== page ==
Published in May-Jun 2022
As media fragmented, brands multiplied and power started to move back to the retailer. As a result, three things happened. Firstly, full-service advertising agencies diversified into many communication agencies, including activation, direct marketing and PR. Secondly, their role evolved from being strictly ad agencies to becoming integrators of communication campaigns across multiple disciplines, turning them into the ‘lead agency.’ Examples include DDB, Ogilvy and Y&R. Thirdly, large communication groups emerged with all types of communication agencies under their umbrella – Omnicom, Publicis and WPP. However, they failed to achieve integration due to the following reasons.
◉ They continued to favour advertising within the overall promotional mix.
◉ Their service structures supported the client-agency-supplier coordination role rather than serving the client along with partner agencies working as a team.
◉ They continued to be ‘specialists’ in advertising but ‘generalists’ in other disciplines – weakening their role as 360-degree communications experts. As a result, clients also faced unnecessary complexities by having to coordinate with multiple service interfaces.
◉ The big ideas developed at lead agencies work for advertising purposes only but were nevertheless forced into other disciplines, such as activation and digital. Yet, the fact is that the effectiveness of big ideas differs according to the discipline. In advertising, their purpose is to dramatise the brand’s proposition and embed it into the minds of consumers. However, when it comes to activation, the role of the big idea is to immerse the consumer in the ‘brand experience’. In digital, the value proposition of a big idea lies in making consumers take an action, such as like, comment, or share – in other words, engage with the brand. The fact is that ‘media neutral’ creative ideas do not exist, which is why many multinationals have appointed media directors in order to integrate creative campaigns and manage fragmenting media channels. It is these failings that are compelling brands to move away from the existing lead agency models in search of more effective solutions.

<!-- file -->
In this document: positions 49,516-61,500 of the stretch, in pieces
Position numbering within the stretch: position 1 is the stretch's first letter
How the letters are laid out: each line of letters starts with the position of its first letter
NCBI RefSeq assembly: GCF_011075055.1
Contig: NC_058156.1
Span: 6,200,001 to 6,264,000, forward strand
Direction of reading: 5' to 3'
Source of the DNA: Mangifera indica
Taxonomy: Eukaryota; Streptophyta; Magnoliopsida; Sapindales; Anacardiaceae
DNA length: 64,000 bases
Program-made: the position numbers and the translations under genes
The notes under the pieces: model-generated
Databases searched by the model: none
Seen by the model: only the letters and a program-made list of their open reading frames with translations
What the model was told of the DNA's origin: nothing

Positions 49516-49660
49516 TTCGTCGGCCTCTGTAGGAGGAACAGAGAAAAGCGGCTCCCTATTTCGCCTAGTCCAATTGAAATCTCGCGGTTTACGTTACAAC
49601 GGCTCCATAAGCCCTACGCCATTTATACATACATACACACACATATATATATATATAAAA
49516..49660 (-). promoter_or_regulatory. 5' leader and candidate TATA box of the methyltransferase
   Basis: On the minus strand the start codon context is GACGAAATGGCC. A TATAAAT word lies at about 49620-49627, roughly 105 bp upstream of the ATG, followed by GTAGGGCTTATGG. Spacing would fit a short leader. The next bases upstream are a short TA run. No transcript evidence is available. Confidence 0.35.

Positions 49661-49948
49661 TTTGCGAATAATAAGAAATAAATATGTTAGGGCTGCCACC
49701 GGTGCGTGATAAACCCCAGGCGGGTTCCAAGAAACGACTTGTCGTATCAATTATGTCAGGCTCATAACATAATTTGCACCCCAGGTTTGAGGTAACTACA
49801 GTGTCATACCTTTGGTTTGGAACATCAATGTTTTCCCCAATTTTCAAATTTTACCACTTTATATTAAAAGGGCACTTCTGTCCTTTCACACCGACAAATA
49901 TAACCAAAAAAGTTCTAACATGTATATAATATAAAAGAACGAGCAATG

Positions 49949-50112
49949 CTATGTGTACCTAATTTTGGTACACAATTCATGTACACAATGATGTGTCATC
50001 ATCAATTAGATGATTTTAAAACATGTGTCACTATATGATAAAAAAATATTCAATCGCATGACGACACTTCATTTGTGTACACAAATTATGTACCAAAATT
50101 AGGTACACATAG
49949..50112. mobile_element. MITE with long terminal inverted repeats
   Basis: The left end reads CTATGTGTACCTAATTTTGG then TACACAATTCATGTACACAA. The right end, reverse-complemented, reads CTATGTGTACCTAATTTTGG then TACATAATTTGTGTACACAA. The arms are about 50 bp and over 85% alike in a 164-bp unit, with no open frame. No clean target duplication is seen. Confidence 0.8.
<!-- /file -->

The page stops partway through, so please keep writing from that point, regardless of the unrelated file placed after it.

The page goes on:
1 The Best in Breed Model
In this model, clients select and deal directly with several agencies specialising in multiple marketing communication disciplines. In this model, the client acts as the strategic integrator. The model is better than the lead agency one, as it secures impartiality towards any particular discipline (it is the client who gives each discipline the appropriate weight according to its role in achieving the communication objective). However, there are drawbacks:
◉ The client has to deal with multiple agencies directly, involving time and effort.
◉ There is often competition for a larger share of the marketing budget, rather than collaboration among the serving agencies from different disciplines.